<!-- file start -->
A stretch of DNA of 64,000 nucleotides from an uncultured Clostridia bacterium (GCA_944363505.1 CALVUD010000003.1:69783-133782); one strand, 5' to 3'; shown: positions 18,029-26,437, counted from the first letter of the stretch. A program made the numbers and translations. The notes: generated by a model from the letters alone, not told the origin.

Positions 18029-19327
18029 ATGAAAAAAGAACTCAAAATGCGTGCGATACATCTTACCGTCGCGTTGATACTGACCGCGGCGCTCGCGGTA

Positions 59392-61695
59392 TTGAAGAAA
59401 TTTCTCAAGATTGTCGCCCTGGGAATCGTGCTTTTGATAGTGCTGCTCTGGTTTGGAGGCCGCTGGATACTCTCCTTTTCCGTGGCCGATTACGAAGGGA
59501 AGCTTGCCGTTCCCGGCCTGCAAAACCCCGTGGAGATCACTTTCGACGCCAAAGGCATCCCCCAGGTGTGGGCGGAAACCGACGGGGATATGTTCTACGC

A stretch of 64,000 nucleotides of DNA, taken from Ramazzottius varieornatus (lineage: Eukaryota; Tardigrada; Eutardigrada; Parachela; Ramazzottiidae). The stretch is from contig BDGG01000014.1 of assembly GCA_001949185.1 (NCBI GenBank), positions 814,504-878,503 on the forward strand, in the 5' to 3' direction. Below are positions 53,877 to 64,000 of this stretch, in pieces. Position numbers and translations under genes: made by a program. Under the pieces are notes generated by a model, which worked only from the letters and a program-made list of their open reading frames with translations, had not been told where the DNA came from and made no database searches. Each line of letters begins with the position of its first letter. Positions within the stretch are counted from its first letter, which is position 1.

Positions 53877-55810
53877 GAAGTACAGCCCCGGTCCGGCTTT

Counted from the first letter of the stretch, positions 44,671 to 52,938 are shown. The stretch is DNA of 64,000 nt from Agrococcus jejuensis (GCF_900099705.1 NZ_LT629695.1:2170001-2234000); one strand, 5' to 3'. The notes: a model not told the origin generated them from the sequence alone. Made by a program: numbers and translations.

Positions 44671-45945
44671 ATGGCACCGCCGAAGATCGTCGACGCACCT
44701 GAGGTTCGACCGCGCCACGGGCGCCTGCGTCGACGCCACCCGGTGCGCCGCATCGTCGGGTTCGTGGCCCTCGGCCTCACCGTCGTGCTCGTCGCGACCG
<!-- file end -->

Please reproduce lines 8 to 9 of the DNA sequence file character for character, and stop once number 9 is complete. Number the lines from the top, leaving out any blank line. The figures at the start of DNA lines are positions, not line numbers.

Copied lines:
A stretch of 64,000 nucleotides of DNA, taken from Ramazzottius varieornatus (lineage: Eukaryota; Tardigrada; Eutardigrada; Parachela; Ramazzottiidae). The stretch is from contig BDGG01000014.1 of assembly GCA_001949185.1 (NCBI GenBank), positions 814,504-878,503 on the forward strand, in the 5' to 3' direction. Below are positions 53,877 to 64,000 of this stretch, in pieces. Position numbers and translations under genes: made by a program. Under the pieces are notes generated by a model, which worked only from the letters and a program-made list of their open reading frames with translations, had not been told where the DNA came from and made no database searches. Each line of letters begins with the position of its first letter. Positions within the stretch are counted from its first letter, which is position 1.

Positions 53877-55810